NUR 426 Lecture 10: Medications Related to Women

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5 Jan 2018
Medicatios Related to Woe & Me’s Health
Physiology: metabolic bone disorder; bone formation declines resulting in decreased bone mass
Contributors/risk factors: calcium deficiency, hormone imbalance, sedentary lifestyle, alcoholism,
malnutrition, vitamin deficiencies, prolonged steroid use, RA
Clinical findings: loss of height; bone fractures; bone density scan low T score; serum
calcium/phosphorus, alkaline phosphatase
Pharmacologic Treatment: Bisphosphonates, Ca+/Vit D, PTH, others
Non-pharmacologic treatment: Weight-bearing exercise; moderation in alcohol
Category: Bisphosphonates
Action: Act on the serum levels of calcium and not directly on the parathyroid gland or
Action: Slow or block bone resorption; osteoclasts; by doing this, they help to lower
serum calcium levels, but they do not inhibit normal bone formation and mineralization
o Hypocalcemia, pregnancy and lactation, renal dysfunction, GI disease
o Dysphagia, esophageal disorders
o inability to sit upright (oral med
Interactions: antacids, calcium products, iron, or multiple vitamins and aspirin
Side effects/adverse effects:
o GI: common: nausea; GI upset, diarrhea; serious: esophageal ulcer,
esophagitis, abdominal pain,
o MS: musculoskeletal pain
o HEENT: headache, vision changes (notify provider)
o Osteonecrosis of jaw (rare incidence with IV forms and/or in patients with
cancer or immunocompromised)
o Atypical femur fracture (after 5+ years of use)
o Hypocalcemia (especially in patients with Vit D deficiency)
Agents Used for Osteoporosis
Prototype: Alendronate (Fosamax)
Etidronate (Didronel)
Ibandronate (Boniva)
Pamidronate (Aredia)
Risedronate (Actonel),
Zoledronic acid (Zometa)
Physiology: Loss of ability of ovaries to respond to gonadotropins; atrophic changes in
reproductive organs
Clinical findings: dyspareunia, weight gain, facial hair growth, cardiac palpitations, hot flashes,
irritability, anxiety, diaphoresis, long-term: osteoporosis, cardiovascular disease
Pharmacologic agents used: Menopausal Hormone Therapy (MHT); herbal supplements
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Menopausal Hormone Therapy (MHT): effective for hot flashes, vaginal atrophy caused
by low estrogen; not recommended for prevention of CV or bone disease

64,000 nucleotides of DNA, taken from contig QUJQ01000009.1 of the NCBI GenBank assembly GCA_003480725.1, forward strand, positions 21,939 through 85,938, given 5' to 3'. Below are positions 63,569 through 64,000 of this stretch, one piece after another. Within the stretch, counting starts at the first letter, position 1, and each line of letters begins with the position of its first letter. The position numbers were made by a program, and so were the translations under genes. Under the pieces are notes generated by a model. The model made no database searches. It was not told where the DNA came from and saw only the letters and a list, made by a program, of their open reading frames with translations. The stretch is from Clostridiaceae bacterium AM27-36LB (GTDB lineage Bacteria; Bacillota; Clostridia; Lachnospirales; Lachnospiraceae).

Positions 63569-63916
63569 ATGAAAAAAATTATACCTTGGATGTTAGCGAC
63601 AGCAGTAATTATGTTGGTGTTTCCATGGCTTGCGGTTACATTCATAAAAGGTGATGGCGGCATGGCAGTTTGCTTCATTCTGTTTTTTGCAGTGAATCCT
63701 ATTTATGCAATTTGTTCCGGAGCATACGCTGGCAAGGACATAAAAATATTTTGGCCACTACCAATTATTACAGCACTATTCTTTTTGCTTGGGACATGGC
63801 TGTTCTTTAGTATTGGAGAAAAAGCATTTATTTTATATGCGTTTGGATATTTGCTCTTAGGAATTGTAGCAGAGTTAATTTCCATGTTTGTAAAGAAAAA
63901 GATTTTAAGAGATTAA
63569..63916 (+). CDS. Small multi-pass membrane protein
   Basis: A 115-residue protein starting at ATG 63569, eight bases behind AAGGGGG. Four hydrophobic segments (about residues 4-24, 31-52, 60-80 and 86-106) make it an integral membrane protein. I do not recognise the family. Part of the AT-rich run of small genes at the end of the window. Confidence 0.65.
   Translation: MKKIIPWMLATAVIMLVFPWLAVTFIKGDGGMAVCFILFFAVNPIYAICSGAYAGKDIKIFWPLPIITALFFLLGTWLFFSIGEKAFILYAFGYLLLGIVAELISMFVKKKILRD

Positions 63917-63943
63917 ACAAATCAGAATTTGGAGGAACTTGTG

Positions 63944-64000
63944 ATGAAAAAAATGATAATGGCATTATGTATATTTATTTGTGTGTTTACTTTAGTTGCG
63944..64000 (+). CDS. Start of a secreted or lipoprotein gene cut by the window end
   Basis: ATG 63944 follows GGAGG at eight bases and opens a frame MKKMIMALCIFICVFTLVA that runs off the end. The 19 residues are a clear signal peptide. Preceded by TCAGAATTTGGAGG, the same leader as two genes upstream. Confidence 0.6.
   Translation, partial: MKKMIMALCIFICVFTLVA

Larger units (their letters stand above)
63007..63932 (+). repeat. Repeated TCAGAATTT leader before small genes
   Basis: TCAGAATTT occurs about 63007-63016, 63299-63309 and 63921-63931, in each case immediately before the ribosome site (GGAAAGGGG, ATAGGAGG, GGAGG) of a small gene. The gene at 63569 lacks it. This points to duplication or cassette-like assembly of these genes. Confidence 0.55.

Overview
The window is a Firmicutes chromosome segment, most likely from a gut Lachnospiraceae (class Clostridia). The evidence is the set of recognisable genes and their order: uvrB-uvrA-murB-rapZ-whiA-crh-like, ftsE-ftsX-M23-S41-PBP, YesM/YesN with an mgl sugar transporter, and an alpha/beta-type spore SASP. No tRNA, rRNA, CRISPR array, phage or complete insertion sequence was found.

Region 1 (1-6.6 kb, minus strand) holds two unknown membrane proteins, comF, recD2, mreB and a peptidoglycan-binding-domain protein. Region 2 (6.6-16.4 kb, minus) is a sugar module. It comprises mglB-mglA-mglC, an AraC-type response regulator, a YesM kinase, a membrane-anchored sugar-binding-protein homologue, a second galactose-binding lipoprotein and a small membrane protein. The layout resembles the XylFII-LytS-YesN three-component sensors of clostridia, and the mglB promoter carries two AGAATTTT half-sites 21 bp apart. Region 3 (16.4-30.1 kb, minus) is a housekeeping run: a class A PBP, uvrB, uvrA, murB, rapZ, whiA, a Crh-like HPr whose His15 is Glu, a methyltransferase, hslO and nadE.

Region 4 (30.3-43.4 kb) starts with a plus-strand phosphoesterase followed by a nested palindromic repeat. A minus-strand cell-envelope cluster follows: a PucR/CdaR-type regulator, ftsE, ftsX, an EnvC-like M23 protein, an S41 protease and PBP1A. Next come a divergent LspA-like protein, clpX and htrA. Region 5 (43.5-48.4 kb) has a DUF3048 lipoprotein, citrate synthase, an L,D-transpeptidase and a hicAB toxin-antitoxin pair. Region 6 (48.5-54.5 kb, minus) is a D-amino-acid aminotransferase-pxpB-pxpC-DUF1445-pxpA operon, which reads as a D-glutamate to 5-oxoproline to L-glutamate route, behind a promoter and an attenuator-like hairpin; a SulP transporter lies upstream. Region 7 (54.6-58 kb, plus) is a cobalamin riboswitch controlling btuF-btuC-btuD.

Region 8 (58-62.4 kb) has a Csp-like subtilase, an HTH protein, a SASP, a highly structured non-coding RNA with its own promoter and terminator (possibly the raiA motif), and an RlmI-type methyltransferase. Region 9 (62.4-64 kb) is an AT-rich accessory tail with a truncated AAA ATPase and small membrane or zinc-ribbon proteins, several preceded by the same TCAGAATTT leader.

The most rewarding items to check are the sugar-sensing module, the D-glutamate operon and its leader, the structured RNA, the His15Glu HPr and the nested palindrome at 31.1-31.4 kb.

Hormone therapy
Estrogen and progesterone are used to treat symptoms such as hot flashes and vaginal dryness
Estrogen (unopposed) is used for women who have had a hysterectomy
Combination estrogen/progestin is used in women with a uterus due to increased risk for
endometrial cancer from estrogen alone
Estrogen helps regulate use of calcium in the body and raises HDL cholesterol
HRT can increase risk for: breast cancer, heart disease, blood clots
Estrogen Replacement Agents: Estradiol
Used to treat: menopause, abnormal uterine bleeding, atrophic vaginitis, vulvar/vaginal atrophy
Action: affects pituitary release of gonadotropins
Contraindications: Hypersensitivity, breastfeeding, reproductive cancer, genital bleeding, MI,
angioedema, stroke, anti-thrombin deficiency
Precautions: Cardiac/renal/hepatic/gallbladder/bone disease, hypertension, CHF, history of
angioedema, asthma, blood dyscrasias, diabetes mellitus, seizures, depression, migraine
headache, family history of reproductive cancer, uterine fibroids, vaginal infection, smoking
Pregnancy: fetal abnormalities; not to be used at any time during pregnancy
Nursing Care
Monitor cardiac/renal/hepatic function
Monitor for mental status changes
Monitor for hyperglycemia in diabetic patients
Monitor I&O
Encourage patient to stop smoking
Teach patient to refrain from grapefruit products
Teach patient to report breast lumps/vaginal bleeding
Low Testosterone
Contributors: testicular injury, cancer, infection, hormonal disorders, chronic diseases, obesity
Clinical findings: low sex drive, erectile dysfunction, low semen count, hair loss, muscle mass
loss, fatigue, increased body fat, decreased bone mass, mood changes; testosterone level <
Treatment: testosterone replacement
Category: Androgens
Prototype: Testosterone
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